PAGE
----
I consider myself to be a music lover, and someone who studies, appreciates, and respects all genres for various reasons. I admire vocalists, and appreciate instrumentalists regularly. I revel at songwriters, and celebrate performers. But what Mr. Jones has is something special, that transcends genre, generation, and trend. He is a bonafide genius, and I'm thankful for the production "Quincy" that his daughter Rashida Jones and Alan Hicks created in his honour.

Released at this year's Toronto International Film Festival, "Quincy" is a two-hour journey through decades, relationships, sounds, and emotion, as the young (and handsome!!) Mr. Jones is enters the world of live bands and composition from a young age. It is his love for music that guides his entire life, and continues to bring him to special spaces and keep him in the highest of high regards amongst musicians and civilians everywhere.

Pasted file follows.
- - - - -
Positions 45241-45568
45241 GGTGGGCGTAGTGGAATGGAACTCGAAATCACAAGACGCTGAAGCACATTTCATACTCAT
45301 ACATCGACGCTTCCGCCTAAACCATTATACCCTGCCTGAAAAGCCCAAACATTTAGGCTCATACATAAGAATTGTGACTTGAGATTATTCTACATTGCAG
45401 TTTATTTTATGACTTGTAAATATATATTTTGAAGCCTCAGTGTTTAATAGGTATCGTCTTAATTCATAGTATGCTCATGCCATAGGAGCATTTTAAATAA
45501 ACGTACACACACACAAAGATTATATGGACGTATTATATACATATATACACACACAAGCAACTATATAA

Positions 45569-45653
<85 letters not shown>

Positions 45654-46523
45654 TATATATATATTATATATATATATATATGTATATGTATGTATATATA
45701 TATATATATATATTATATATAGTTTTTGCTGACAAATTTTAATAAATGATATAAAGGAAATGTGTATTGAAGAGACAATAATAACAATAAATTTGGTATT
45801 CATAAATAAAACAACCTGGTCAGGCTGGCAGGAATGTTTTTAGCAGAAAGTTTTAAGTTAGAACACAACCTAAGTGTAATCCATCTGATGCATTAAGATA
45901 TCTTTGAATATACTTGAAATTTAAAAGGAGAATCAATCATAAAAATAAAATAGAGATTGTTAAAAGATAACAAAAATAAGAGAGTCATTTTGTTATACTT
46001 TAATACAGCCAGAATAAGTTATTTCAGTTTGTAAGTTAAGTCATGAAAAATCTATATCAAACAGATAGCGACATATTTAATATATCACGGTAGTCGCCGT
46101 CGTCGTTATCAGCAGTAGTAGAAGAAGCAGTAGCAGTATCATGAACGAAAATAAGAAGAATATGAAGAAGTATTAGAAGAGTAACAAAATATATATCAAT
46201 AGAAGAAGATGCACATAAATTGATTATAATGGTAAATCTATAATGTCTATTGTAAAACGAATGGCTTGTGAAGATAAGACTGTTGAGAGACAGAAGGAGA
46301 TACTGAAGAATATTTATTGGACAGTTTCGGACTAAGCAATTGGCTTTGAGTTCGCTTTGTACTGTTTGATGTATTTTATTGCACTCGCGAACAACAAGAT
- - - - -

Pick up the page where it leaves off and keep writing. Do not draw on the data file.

The most beautiful thing about this man is his humility. Despite the talent, the awards, despite the endless list of credentials, and having worked with the greats from Lena Horne and Frank Sinatra, to Aretha Franklin, Ray Charles, and today's contemporary stars. Despite travelling the world, and being an expected and comfortable presence amongst leaders like Barack Obama and Colin Powell, as well as the Civil Rights leaders of the 60s and 70s. Despite having his name attached to some of the most powerful Black films of our time (Roots (1997), The Wiz (1978), and The Color Purple in 1985) by scoring the musical soundtracks...despite this all, he still remains humble and grateful.